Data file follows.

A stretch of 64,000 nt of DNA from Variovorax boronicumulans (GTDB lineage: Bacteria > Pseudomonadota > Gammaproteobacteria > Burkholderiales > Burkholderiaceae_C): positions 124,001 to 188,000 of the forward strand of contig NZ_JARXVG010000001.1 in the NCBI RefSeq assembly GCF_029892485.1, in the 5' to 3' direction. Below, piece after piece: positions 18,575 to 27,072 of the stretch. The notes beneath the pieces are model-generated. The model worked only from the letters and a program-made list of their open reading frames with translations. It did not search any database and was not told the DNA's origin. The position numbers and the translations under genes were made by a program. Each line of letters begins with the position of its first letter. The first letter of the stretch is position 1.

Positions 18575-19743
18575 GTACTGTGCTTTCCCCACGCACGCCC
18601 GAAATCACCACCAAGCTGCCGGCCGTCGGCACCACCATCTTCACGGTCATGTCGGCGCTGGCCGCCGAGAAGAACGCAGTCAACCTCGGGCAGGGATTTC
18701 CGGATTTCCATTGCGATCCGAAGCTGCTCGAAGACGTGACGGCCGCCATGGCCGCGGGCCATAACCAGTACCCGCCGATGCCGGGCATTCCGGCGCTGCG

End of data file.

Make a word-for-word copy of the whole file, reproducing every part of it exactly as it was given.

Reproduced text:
A stretch of 64,000 nt of DNA from Variovorax boronicumulans (GTDB lineage: Bacteria > Pseudomonadota > Gammaproteobacteria > Burkholderiales > Burkholderiaceae_C): positions 124,001 to 188,000 of the forward strand of contig NZ_JARXVG010000001.1 in the NCBI RefSeq assembly GCF_029892485.1, in the 5' to 3' direction. Below, piece after piece: positions 18,575 to 27,072 of the stretch. The notes beneath the pieces are model-generated. The model worked only from the letters and a program-made list of their open reading frames with translations. It did not search any database and was not told the DNA's origin. The position numbers and the translations under genes were made by a program. Each line of letters begins with the position of its first letter. The first letter of the stretch is position 1.

Positions 18575-19743
18575 GTACTGTGCTTTCCCCACGCACGCCC
18601 GAAATCACCACCAAGCTGCCGGCCGTCGGCACCACCATCTTCACGGTCATGTCGGCGCTGGCCGCCGAGAAGAACGCAGTCAACCTCGGGCAGGGATTTC
18701 CGGATTTCCATTGCGATCCGAAGCTGCTCGAAGACGTGACGGCCGCCATGGCCGCGGGCCATAACCAGTACCCGCCGATGCCGGGCATTCCGGCGCTGCG